Here's a couple of pics from that little serendipitous encounter...

First up is a fabulous 1950's Ferrari Testa-Rosa racing car...

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#44 laming

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Posted 19 September 2012 - 07:00 PM

We also saw a genuine Ford Cobra! (NOT a kit car!) Here it is:

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#45 laming

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Posted 19 September 2012 - 07:03 PM

In all, our "Down Day" turned out to be a great day in all! We had a delicious lunch at the Tic Toc Diner at Gunnison (I ate a fantastic grilled pastrami n' swiss on toasted rye topped with sauer kraut.)

Coming out of the diner... we noticed some more "Adventure Bikes" had shown up... though I didn't see their riders....

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#46 laming

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Posted 19 September 2012 - 07:21 PM

While eating lunch, I enquired if there was a seafood place in town. (We were both kind of in the mood for some seafood... or in my case... perhaps some fried trout?)

Indeed, there was reputed to be an EXCELLENT seafood and steak house in Gunnision, named "The Trough".

As the day progressed, I happened by a motorcycle dealership. Out front were some very serious dirt bikes by the name of "Husaberg". Like a siren song... I was lured inside. (I LOVE to hit bike shops. Love the smell of a bike shop and the fun of looking over all the shiney new motorcycles.)

Small world! The fellow that owned the shop was an acqaintance of mine and a good friend of one of my good friends! His name is Fritz Kadlec, and he is one whale of an off-road rider, having ridden professionally for decades. However, now he's out of that scene and sells bikes an' stuff.

While visiting with him, Fritz asked where we would be riding at Crested Butte (Friday's ride). I told him Kebler Pass to Ohio Pass, then over to Gunnison for lunch, and return. With that, he pulled out a map and begin to highlight stuff that was even better! Needless to say, I purchased the map, and thanked him profusely. Cool! We just improved Friday's ride on a happenstance stop! Below is a pic of Fritz and his shop.

Our supper that night was fantastic! We indeed ate at "The Trough", a seafood and steak house. We both ordered boiled shrimp.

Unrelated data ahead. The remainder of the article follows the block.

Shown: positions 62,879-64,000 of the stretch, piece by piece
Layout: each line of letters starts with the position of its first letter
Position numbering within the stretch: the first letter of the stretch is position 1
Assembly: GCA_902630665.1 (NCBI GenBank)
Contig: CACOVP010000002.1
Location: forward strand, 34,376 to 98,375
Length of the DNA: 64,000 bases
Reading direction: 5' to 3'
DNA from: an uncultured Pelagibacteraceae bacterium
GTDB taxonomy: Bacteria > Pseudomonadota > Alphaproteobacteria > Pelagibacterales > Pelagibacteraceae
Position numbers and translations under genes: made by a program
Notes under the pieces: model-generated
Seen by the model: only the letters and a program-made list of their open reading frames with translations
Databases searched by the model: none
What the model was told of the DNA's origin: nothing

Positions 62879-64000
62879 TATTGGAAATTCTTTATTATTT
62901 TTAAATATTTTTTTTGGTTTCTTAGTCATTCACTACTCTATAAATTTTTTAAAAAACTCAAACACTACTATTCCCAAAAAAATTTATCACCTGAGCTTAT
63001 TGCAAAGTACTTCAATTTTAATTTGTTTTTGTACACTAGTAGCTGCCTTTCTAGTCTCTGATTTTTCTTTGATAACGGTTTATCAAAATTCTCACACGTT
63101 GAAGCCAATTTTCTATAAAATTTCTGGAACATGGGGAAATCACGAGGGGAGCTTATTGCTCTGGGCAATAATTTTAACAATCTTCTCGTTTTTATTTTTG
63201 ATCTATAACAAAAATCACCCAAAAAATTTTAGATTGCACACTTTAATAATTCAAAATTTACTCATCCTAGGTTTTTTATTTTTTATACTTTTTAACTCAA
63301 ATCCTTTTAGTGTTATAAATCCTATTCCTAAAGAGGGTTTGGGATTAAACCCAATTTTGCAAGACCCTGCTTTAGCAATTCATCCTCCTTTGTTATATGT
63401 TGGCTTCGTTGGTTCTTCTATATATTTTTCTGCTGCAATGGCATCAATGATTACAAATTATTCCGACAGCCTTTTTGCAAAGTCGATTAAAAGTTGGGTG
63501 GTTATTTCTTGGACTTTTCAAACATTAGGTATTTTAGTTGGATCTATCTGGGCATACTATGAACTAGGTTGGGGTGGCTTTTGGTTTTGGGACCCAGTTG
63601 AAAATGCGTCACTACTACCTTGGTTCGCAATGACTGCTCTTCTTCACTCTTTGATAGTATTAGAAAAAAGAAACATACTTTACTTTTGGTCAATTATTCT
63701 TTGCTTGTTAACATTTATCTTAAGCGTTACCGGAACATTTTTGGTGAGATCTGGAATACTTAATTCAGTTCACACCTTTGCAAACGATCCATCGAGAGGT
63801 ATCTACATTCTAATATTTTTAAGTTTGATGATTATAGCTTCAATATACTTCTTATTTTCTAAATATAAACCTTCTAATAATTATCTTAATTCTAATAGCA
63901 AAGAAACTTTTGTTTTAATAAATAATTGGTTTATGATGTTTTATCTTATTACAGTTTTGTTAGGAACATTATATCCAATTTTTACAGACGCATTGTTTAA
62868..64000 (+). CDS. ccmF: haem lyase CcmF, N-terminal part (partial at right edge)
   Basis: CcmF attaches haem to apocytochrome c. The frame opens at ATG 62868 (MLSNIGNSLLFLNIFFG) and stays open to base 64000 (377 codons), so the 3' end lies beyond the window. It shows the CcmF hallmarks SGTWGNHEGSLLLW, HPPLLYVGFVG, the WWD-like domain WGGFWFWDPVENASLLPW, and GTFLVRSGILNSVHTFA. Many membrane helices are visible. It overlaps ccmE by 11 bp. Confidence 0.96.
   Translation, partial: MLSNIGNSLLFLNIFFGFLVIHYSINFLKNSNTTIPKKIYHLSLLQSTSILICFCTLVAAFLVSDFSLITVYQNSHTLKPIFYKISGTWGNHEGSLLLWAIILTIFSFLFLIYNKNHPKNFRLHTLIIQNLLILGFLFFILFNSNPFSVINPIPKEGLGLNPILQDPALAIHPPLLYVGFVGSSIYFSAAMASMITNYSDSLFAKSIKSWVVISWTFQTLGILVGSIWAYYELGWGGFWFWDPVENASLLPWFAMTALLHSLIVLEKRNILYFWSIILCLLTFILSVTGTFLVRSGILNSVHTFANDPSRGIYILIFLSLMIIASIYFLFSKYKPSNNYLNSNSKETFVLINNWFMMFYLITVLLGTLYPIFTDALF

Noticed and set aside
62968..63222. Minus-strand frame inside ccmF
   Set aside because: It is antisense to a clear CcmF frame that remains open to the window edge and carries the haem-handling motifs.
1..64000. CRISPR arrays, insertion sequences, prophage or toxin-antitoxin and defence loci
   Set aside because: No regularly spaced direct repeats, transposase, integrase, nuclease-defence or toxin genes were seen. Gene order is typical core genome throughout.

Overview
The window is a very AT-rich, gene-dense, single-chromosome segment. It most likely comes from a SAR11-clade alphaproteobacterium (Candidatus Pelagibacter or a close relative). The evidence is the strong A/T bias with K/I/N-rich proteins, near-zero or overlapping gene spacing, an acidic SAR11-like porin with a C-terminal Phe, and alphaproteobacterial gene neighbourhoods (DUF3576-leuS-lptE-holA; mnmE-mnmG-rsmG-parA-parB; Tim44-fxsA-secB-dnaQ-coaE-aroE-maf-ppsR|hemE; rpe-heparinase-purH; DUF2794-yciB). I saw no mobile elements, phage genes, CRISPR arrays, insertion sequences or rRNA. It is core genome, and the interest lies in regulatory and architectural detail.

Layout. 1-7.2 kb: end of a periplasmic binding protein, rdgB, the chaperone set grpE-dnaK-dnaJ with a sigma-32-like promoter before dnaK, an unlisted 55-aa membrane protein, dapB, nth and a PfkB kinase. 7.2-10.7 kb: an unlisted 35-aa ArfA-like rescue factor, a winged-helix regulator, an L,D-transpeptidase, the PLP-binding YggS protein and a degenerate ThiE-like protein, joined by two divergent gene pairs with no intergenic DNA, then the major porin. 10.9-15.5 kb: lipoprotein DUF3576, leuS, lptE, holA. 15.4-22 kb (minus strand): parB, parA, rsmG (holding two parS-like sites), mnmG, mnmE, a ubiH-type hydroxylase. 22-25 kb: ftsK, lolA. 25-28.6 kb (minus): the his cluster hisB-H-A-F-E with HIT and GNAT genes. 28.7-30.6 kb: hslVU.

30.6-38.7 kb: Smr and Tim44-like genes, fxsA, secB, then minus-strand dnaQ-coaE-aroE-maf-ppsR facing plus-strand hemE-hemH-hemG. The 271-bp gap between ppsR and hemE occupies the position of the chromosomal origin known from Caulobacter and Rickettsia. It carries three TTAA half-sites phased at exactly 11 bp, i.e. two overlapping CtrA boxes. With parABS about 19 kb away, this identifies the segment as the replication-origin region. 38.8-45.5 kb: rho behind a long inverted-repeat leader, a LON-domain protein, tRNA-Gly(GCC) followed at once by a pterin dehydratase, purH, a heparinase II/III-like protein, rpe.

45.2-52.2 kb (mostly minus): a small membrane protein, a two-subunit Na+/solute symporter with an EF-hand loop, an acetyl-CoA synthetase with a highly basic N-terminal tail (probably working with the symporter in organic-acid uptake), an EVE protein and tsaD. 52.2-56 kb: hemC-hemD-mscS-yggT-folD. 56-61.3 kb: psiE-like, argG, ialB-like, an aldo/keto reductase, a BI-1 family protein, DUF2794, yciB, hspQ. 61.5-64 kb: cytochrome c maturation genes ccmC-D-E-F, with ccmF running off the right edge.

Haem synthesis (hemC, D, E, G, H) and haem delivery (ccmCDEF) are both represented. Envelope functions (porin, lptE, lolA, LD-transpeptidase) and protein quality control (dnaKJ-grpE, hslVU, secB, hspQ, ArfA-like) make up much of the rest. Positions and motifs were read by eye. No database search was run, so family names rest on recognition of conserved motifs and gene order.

My lands... there were half dozen of them per serving, and they were the biggest shrimp we had ever seen! I kid you not, each shrimp was as big as a fried chicken leg! Sharon only ate two of hers and I only got three of mine down! By the time we had gotten our large salads down, savored the taste of The Trough's home-made poppy rolls... then topped it off with as many huge shrimp as we could eat with a delicious smothered baked potato on the side... we were stuffed!

We boxed up the leftover shrimp n' rolls and some cocktail sauce, and presto: A King's lunch for Alpine Tunnel tomorrow!

Ah... almost forgot:

While at the Pioneer Museum, I saw a Denver South Park & Pacific book I didn't have. It's a new release by the title of "South Park's Gunnison Divison Memories & Then Some". After a few inquiries, we found the campus book store (at Western State College) had them in stock. It was off to the book store and a copy was then in my possession!

That night at our cozy warm cabin, Sharon and I curled up with a book and relaxed like nobody's business. Let it rain!

Ah, speaking of rain. That was to end during the night. The rest of the days we were to be in Colorado was to be clear blue sky and temps in the 60's! PERFECT!

Eventually we were ready for bed. Tomorrow was going to be one of our most anticipated events: The trek to Alpine Tunnel via the roadbed of the DSP&P. It had been YEARS since we've done this... and we were both looking forward to it. Plus... we were going to lunch in high fashion at Alpine Tunnel, courtesy of The Trough!

Yes indeed, big doin's tomorrow!

To Be Continued.